Currently, we have 70-80 members at more than 20 institutions across 10 countries or more. We are grateful to IAMSE for welcoming us with open arms and investing much strength and effort in helping us to grow and walk on our own two feet. IAMSE’s spirit of enterprise, openness and positivity is deeply appreciated and has been a key driver of influence and strength in our growth. We really wish to nurture the spirit of helping each other succeed and become better, so that together, we can better serve a broader and wider community of educators.
 APBSEA is also actively engaging in medical education research. Currently, our two areas of interest are biomedical sciences graduate education and teaching evaluation of educators. We would like to reach out and welcome anyone from IAMSE who wishes to collaborate or get involved. In doing so, we hope to reciprocate the goodwill and friendship that IAMSE has so warmly extended to us.

What other things are you up to? Research, articles, teaching, etc?
As the Deputy Education Director for Physiology at the National University of Singapore, I help to shape Physiology education in various disciplines in different ways. I teach medical, dental, life sciences and graduate students. I mentor students under various initiatives and am involved in organising medical education rounds as well as an Associate at the Centre for Medical Education (CenMED). Research-wise, I run a laboratory on paediatric solid tumors and mentor students at different levels and from various disciplines and institutions who are keen on having a taste of biomedical research. I am affiliated to the National University Cancer Institute, Singapore; and a Joint Scientist at the KK Women’s and Children’s Hospital, where we are focused on finding new drugs, new mutations and new approaches for better evaluation, monitoring and treatment of disease.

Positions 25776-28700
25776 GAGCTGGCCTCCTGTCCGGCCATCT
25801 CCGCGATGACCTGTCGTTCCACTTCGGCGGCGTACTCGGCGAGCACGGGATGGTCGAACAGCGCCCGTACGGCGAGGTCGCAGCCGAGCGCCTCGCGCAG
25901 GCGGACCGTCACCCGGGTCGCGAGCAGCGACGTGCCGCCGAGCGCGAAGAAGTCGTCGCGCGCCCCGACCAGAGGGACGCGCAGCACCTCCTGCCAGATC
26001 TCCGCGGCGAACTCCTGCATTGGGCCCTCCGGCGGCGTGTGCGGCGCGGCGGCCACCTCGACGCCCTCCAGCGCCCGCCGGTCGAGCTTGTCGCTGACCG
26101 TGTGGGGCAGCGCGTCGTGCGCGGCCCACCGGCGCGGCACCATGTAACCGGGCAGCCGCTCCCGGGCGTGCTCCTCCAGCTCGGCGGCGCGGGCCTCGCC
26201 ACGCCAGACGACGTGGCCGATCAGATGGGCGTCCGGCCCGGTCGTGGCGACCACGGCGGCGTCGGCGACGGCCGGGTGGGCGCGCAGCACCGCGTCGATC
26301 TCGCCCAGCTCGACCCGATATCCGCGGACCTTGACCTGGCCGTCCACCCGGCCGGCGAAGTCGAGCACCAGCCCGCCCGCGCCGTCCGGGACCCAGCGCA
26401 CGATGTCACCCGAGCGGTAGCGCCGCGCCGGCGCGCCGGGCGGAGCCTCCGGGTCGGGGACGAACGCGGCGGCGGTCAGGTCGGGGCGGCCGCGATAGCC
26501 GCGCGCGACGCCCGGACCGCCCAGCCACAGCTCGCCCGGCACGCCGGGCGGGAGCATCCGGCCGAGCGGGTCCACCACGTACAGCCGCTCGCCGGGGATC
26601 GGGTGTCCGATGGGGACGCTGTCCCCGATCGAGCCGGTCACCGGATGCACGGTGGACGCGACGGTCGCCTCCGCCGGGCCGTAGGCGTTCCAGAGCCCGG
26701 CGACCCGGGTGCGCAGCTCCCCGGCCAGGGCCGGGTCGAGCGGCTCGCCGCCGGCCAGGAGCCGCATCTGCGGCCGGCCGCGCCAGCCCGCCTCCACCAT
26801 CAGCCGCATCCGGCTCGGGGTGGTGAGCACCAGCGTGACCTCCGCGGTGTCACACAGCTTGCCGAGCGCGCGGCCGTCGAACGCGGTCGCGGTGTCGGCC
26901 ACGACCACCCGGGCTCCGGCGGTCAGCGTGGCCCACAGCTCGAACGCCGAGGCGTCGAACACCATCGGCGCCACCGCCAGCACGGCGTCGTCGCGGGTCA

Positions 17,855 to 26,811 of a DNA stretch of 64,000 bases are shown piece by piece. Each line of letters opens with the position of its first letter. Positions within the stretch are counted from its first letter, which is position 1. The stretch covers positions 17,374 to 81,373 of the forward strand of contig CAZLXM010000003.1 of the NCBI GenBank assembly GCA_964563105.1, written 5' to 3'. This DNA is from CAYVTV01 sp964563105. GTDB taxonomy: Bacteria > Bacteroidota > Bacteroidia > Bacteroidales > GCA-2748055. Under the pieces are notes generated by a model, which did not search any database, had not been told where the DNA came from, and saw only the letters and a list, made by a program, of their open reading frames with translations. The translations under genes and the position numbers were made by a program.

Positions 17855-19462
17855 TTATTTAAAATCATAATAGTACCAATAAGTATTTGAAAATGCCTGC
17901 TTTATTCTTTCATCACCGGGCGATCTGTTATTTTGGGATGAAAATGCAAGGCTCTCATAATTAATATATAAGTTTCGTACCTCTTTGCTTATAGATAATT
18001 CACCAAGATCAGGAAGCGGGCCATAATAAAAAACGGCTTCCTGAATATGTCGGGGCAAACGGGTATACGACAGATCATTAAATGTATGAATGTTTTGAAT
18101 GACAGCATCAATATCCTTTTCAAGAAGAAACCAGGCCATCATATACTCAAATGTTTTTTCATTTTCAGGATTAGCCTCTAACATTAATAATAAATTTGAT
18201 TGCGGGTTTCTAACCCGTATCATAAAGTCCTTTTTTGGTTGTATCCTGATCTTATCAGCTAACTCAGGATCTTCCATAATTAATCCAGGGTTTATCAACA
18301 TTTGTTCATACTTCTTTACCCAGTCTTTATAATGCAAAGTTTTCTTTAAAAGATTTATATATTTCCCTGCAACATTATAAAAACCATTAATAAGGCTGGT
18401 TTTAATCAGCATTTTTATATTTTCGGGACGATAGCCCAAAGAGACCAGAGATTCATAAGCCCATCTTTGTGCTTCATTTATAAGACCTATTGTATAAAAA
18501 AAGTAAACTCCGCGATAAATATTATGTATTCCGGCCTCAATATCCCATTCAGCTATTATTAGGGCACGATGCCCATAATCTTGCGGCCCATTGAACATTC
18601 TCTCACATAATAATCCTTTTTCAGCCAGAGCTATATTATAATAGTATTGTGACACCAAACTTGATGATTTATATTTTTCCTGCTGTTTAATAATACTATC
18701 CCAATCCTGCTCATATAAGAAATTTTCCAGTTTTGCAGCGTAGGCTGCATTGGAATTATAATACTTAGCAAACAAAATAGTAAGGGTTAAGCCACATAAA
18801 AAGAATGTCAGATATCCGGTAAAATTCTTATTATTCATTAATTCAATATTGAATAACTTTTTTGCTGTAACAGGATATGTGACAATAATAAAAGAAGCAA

I am also the Assistant Dean of Students (at NUS). So while I have two biological kids, I also have 38,000 non-biological ones here at the university. The role of Assistant Dean has really helped to synergize my passion for education with broader university policies. Leveraging on my medical school experiences, I seek to explore how those experiences may potentially benefit the wider NUS community and vice versa.

Education is my hobby. Fathering is my career. So I work really hard for my ‘career’ as a father by playing tennis, going on runs and hiking with my kids. I love the performing arts and am a big fan of theatre. In another universe, I could have been a full-time theatre practitioner. In many ways, theatre is relevant to education and I am glad to live my dream in both. My faith as a Christian helps to multiply my time and energy for the purpose that I live for. 

Anything else that you would like to add?
In the spirit of what IAMSE meeting has role-modeled for us, if anyone is coming to this part of the world, please don’t hesitate to reach out to me for a drink. Good wine drives learning!